The new Cathedral of Santo Eccehomo, the largest church in Colombia, was built to give the constantly expanding archdiocese of Valledupar a structure that could house the thousands of worshipers that gather here to take part in important services.
The architect Gustavo Vasquez, commissioned in 2013 to design the new Cathedral, has created a space that can seat around 4000 people with modern architecture that maintains a strong religious identity. Vasquez’s project symbolically expresses the ascension of all believers from the underworld towards God in Heaven. On the façade the architect has placed large vertical buttress walls that represent the 7 sacraments of the catholic faith. Moving from the outside towards the centre the walls get higher and higher to culminate in a bell tower where the imposing crucifix is located. The church, which has a central-plan design is composed of a large space of around 60 metres wide where worshipers can gather around the Diocesan Bishop and the altar where Mass is celebrated. As in most modern churches even in the Cathedral in Valledupar the space is filled with light. The relationship between architecture and natural light is extremely important and is a fundamental part of the project. Eleven stained glass windows that represent Christian faith and Vallenato culture allow light to flood in. There are also large windows on the external walls which guide the light to the central body of the church thus minimising the need for artificial light.
The lighting concept was developed taking into account the important role the Cathedral plays as host to the most important religious services in the country. It focuses on integrating natural and artificial light, enhancing the architecture and the possibility of creating different lighting scenes based on different liturgical functions. This last requirement was answered by using a DALI control system that can create and recall different scenes depending on the event in question. This also allowed for substantial energy savings and makes it easier to manage for users.
Inside the Cathedral is made up of a main body, a chapel and the Baptistry. The main body is flooded with light with large windows around the perimeter and on the ceiling. It is an immense, neutral space where artificial light is used to accompany the various liturgical functions and to focus attention on the altar area which appears as a sort of scenographic backdrop. The different lighting systems used are mostly hidden from view. The scenographic lighting that highlights the vertical surfaces along the back wall of the altar is obtained by using LED strips installed on custom-made profiles placed along the entire perimeter. The grazing effect highlights the texture of the surface giving it a strong materiality and emphasises the clear and precise alternation between full and empty spaces. The only visible fixtures are miniaturised STORE MINI projectors which are recessed into the ceiling that ensure general lighting in the church body, on the altar and the sculptures. The low luminance of their optical system allows for controlled lighting despite the high installation height.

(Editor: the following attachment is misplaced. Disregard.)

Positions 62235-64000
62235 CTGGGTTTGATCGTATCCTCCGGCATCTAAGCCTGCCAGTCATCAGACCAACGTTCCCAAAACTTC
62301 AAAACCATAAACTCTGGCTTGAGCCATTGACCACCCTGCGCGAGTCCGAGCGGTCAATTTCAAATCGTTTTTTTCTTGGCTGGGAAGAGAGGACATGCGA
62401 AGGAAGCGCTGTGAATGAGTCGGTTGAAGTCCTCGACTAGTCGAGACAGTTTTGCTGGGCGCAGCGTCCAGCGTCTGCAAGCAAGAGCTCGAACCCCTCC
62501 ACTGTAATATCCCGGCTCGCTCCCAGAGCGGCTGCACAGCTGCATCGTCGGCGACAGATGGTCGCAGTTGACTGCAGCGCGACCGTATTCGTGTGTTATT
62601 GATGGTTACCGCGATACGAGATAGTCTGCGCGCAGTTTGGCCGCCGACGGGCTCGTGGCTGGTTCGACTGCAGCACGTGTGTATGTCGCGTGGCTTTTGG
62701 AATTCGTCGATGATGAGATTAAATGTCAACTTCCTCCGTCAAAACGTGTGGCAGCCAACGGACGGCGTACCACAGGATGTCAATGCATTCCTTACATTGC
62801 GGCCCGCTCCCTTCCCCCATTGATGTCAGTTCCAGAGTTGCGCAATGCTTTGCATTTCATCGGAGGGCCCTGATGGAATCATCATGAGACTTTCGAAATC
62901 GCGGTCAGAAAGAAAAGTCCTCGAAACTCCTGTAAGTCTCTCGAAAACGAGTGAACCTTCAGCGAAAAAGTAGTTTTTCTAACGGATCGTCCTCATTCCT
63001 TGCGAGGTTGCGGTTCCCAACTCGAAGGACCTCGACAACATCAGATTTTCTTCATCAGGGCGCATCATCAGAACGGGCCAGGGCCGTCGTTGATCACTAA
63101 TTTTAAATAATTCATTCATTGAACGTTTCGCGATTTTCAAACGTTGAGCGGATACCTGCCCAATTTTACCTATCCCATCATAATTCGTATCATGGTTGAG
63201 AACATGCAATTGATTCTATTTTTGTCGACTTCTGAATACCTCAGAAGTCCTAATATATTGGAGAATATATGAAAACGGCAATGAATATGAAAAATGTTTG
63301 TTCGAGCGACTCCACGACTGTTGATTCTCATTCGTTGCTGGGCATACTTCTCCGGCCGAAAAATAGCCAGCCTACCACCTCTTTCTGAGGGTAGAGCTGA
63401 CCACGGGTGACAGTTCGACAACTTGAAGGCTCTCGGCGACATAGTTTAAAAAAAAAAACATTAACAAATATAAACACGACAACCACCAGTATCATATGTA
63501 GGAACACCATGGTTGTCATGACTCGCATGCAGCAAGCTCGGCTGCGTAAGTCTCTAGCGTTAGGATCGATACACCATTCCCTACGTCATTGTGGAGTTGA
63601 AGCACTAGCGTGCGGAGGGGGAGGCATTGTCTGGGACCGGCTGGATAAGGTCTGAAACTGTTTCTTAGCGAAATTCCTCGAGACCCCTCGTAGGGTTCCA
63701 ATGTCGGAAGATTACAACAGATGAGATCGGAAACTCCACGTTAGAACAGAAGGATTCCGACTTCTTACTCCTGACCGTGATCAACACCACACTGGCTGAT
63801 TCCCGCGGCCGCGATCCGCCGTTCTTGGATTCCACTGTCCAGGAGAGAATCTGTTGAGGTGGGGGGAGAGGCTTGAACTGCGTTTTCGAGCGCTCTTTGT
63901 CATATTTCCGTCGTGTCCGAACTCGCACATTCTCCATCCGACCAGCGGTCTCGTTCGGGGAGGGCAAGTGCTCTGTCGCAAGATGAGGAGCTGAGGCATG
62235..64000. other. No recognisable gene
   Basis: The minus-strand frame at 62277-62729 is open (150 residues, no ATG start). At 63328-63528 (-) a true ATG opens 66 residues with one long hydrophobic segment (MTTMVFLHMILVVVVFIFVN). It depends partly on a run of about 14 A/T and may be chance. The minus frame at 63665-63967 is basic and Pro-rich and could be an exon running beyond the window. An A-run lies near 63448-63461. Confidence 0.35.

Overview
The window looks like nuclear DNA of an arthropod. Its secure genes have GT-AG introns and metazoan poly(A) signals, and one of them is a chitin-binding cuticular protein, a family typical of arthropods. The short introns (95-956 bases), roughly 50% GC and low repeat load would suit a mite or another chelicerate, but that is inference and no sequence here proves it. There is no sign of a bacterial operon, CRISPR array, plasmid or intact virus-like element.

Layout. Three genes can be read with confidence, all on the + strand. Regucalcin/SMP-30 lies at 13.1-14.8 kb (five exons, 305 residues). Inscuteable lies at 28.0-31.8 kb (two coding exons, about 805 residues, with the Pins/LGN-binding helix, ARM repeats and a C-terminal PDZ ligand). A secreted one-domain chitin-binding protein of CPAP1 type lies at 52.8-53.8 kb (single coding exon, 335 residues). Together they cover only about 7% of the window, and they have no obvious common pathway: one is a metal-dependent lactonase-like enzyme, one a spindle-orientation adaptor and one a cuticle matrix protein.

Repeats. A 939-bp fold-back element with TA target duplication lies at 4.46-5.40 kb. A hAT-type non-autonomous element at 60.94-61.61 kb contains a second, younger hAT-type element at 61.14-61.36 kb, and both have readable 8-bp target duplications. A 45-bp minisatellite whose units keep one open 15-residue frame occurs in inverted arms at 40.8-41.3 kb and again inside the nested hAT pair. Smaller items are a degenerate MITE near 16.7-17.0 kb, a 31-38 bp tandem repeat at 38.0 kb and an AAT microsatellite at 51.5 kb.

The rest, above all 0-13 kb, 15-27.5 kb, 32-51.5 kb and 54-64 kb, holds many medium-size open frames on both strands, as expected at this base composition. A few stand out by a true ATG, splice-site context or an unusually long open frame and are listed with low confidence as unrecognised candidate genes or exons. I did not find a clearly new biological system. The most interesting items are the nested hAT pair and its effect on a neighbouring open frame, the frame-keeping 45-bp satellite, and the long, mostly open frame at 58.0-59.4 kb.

Lighting on the outside is sober and solemn and enhances the three-dimensionality of the architecture without having any visible fixtures. The resulting natural depth and three-dimensionality is obtained using a play of reflections. A single linear projector with a grazing optic is fixed to the base of the wall behind each vertical buttress wall in order to light the entire height of the surface it is installed on and the overhanging portico. The vertical walls become large reflective surfaces that light the large walls in front of them in a soft, uniform way. The result is an alternation of full and empty spaces where the architecture acquires a natural depth. The colourful stained glass windows which during the day irradiate coloured light inwards, at night spread the artificial light emitted by linear projector towards the outside; an inviting and welcoming message to the community. The main entrance is marked by a double LED strip on both sides that, like a guiding light accompanies visitors on their spiritual journey. The large flight of steps at the entrance is lit using small version step-marker fixtures from the ZEDGE range that have the same finish as the stones used on the steps to ensure total integration of light and architecture.